- Gifts for family/friends and donations
- One-Off Ridiculous Luxurious Expenditures. Any idiotic one-off luxury purchases that aren’t part of our normal living expenses. If we do make one of these, we will disclose them on this blog so as to open ourselves up to the ridicule we rightfully deserve.
That last one has actually been an interesting one to contemplate. FIRECracker and I have been trying to come up with a Ridiculous Luxury Expenditure that we’d both want and so far haven’t been able to. Buy a Tesla? What’s the point when we’re nomadic? Take a cruise? We’re already travelling full-time! Do more shrooms? OK that one does have some appeal, but a packet of shrooms in the Netherlands costs 10 Euros. It’s not exactly going to break the bank.
Time For Transparency
Anyway, enough about shrooms. Let’s talk numbers.
I don’t do net worth updates nearly as often as some other bloggers because a) who cares and b) I don’t wanna. But now might be a good time to put some numbers to those coloured boxes.
Current Amount: $1,160,000
Portfolio A is our original retirement portfolio which, when we left, contained $1,000,000 in 2015. As our impeccable timing would have it, this coincided with the Saudi-led oil price war that would see a barrel of crude crash from over $100 to less than $40. Canada’s stock market was devastated, Russia entered into a recession, and Venezuela turned from a happy South American socialist paradise into a Mad Max-ian dystopia.
So in our first year, our portfolio was actually negative. But because we had the Cash Cushion, we used one year of its 3 year reserve to pay for our living expenses. The next year, the market rebounded, allowing us to resume our normal withdrawal schedule, and the year after that it went up even more, allowing us to do a normal withdrawal AND replenish our 3 year cash cushion.
Current Amount: $39,000
Our savings accounts store both our Current Year Expense fund as well as our Cash Cushion fund. Right now, we’re looking at a balance of $39,000. And since my portfolio’s Yield Shield is currently generating $35,000, my 3-year Cash Cushion fund is sitting fully funded at ($40,000 – $35,000) x 3 = $15,000.
That leaves $24,000 in my Current Year Expense fund. And since we’re just about to enter June, that means I’m expecting this fund to last 7 more months. With a $40,000 annual budget, that would mean I need this fund to be $40,000 x (7/12) = $23,333. So we’re good to go here.
Current Amount: $84,000
Yeah, I know, $84 grand earned post-retirement! Where did that come from? Well, in short:
- Our Investment Workshop portfolios
- Earnings from one-time freelance coding work
- This blog. From advertising and affiliate links, last year we earned roughly $1100 a month, though that amount can spike or collapse wildly based on the whims of Google Adsense’s mysterious CPM algorithms. We’ve recently switched over to a new ad network so hopefully that’ll stabilize going forward.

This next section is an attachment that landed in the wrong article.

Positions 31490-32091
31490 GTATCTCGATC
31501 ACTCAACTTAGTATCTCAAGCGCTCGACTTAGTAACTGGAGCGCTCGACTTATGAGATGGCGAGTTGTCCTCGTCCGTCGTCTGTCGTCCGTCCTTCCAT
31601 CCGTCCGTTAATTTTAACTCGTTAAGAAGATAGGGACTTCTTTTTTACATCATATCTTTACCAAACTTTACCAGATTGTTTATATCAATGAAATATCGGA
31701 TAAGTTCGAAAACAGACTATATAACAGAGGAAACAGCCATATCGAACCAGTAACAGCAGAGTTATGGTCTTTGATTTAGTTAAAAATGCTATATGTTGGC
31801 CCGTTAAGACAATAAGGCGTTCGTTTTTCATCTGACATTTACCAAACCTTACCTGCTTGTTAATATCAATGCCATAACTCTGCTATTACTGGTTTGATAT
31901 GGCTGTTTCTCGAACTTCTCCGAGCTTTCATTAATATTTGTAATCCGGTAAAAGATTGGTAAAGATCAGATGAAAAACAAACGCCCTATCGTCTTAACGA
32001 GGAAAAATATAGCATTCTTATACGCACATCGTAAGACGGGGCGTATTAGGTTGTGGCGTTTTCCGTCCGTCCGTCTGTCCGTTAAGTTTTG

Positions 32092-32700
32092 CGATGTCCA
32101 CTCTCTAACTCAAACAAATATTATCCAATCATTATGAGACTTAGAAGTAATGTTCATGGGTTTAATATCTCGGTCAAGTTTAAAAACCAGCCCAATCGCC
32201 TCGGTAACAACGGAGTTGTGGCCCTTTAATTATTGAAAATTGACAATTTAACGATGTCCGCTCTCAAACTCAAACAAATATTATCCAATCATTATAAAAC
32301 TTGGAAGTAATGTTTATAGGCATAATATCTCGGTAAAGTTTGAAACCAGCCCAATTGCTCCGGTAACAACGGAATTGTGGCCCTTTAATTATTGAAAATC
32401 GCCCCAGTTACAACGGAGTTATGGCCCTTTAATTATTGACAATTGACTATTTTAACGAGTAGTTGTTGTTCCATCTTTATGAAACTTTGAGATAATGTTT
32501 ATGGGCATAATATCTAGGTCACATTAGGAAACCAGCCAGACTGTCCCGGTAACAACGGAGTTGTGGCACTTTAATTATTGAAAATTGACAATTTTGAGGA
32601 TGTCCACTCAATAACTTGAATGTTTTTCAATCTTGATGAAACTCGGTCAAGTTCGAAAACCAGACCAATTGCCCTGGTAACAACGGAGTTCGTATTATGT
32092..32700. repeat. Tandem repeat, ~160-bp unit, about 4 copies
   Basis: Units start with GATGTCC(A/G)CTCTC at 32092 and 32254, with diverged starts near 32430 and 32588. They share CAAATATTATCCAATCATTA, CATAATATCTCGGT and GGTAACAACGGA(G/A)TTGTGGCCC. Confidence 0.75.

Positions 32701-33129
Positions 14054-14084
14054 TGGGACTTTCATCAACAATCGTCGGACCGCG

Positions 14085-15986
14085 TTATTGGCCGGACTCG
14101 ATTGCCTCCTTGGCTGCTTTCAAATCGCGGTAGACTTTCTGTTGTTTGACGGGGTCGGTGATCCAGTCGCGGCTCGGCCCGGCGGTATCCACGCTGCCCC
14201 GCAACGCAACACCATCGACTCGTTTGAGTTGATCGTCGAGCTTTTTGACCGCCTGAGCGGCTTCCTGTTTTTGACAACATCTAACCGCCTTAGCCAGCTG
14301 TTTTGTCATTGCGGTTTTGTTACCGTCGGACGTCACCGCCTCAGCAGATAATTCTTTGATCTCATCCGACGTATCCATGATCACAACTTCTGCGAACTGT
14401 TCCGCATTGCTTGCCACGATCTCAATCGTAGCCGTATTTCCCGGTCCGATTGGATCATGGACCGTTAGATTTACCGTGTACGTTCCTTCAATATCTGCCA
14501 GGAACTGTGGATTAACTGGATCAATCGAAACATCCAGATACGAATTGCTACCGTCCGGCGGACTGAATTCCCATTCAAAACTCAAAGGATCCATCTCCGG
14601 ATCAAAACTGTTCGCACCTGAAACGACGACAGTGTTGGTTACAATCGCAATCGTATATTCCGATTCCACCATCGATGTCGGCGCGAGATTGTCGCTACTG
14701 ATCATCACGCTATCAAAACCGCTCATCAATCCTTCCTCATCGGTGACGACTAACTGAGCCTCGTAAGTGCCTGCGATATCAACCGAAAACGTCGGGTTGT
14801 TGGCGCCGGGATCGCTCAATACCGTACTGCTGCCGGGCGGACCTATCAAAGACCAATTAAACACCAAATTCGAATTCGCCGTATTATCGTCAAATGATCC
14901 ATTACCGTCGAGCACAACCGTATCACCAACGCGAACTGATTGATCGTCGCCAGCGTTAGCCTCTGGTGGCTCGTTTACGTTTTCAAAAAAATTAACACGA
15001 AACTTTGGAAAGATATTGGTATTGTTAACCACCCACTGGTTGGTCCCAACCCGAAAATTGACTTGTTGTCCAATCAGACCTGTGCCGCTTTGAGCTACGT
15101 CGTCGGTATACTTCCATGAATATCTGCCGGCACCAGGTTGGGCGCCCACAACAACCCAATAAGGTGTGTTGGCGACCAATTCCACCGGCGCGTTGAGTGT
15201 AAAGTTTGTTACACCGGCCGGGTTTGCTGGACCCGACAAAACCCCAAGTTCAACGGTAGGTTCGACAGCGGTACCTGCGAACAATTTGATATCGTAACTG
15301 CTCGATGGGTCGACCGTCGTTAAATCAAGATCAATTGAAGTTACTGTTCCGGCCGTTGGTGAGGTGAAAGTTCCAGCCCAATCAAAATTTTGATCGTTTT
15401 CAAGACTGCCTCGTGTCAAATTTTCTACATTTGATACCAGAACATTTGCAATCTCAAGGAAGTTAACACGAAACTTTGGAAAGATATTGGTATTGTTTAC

- Book royalties from our children’s book.
- Our book advances (fiction and non-fiction). Book advances get paid in thirds. A third on signing, a third on completion and acceptance of the manuscript, and a third on publication.
How’s Our Retirement Doing?
I’ve got to admit, structuring our accounts this way actually makes it a lot easier to see how our retirement has panned out so far. By separating out our pre-retirement money versus our post-retirement money, we can see how successfully we’ve navigated the financial pitfalls of retiring early (right into a nasty market correction, I might add!)
Conclusion #1: Our original $40,000 retirement budget has not increased with inflation. Every year, we’re supposed to add inflation onto this original amount, but a combination of FIRECracker’s judicious budgeting and geographic arbitrage has caused inflation to seemingly skip us completely. In fact, we’ve come in or under $40,000 for total spending in the first 2 years of retirement, and we’re projecting to come in under $40,000 for this year as well.
Conclusion #2: Our portfolio growth has lowered our required Withdrawal Rate. $40,000 / $1,160,000 = 3.4%! Plugging those numbers into FIRECalc reveals a 100% success rate. So by using our Cash Cushion and Geographic Arbitrage to control living expenses, it looks like we’ve successfully exited the Sequence-of-Return-Risk danger zone unscathed. Knowing this, our next moves will be to lower our Yield Shield and return back to a more traditional indexing portfolio, as well as decrease our Cash Cushion since we no longer need it. Stay tuned to this blog as we will announce these moves as they happen.
Conclusion #3: We can afford to take an inflation adjustment. With a new portfolio size of $1,160,000, we can increase our baseline spending to $41,000 (a 2.5% increase) and still have a 100% success rate. Though considering our current spending projections see us coming in below $40,000 even though we’re spending the year in Europe, I don’t see this as necessary.
So there you have it. We’re not un-retiring, we’re taking steps to keep our experiment as “clean” as possible for you readers, and it looks like our retirement has so far been a rousing success!
Questions? Comments? As always, let’s hear it below.